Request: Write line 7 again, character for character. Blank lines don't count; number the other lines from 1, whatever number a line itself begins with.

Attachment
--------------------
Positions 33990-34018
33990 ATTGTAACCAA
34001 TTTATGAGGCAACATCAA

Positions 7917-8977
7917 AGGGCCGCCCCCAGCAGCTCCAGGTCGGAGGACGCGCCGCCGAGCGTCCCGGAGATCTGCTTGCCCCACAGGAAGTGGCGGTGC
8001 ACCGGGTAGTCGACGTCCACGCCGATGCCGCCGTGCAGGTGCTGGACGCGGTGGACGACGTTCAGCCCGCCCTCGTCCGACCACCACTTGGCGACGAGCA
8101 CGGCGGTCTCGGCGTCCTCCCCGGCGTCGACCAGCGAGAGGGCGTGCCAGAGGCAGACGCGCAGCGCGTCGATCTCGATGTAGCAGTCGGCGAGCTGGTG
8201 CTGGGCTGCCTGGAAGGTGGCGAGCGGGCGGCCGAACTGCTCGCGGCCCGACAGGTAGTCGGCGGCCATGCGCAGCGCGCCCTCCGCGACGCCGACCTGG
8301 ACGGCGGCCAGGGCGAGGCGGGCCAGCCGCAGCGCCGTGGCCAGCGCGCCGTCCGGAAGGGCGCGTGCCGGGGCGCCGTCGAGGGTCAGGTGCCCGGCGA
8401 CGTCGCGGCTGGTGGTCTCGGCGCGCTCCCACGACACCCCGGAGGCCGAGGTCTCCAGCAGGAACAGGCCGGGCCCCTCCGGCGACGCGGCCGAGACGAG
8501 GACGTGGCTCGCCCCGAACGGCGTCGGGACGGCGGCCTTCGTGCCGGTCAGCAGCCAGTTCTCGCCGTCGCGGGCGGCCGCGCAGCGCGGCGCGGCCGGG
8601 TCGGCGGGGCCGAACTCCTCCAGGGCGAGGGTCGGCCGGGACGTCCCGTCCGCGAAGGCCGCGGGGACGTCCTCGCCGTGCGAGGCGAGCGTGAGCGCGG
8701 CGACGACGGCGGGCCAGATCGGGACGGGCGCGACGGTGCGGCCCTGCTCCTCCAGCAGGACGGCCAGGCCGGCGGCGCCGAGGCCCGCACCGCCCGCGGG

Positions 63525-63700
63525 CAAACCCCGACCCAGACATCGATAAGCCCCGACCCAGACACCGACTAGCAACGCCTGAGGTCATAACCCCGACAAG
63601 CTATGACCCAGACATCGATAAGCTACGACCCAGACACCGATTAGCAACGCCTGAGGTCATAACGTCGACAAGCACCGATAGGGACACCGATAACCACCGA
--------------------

8101 CGGCGGTCTCGGCGTCCTCCCCGGCGTCGACCAGCGAGAGGGCGTGCCAGAGGCAGACGCGCAGCGCGTCGATCTCGATGTAGCAGTCGGCGAGCTGGTG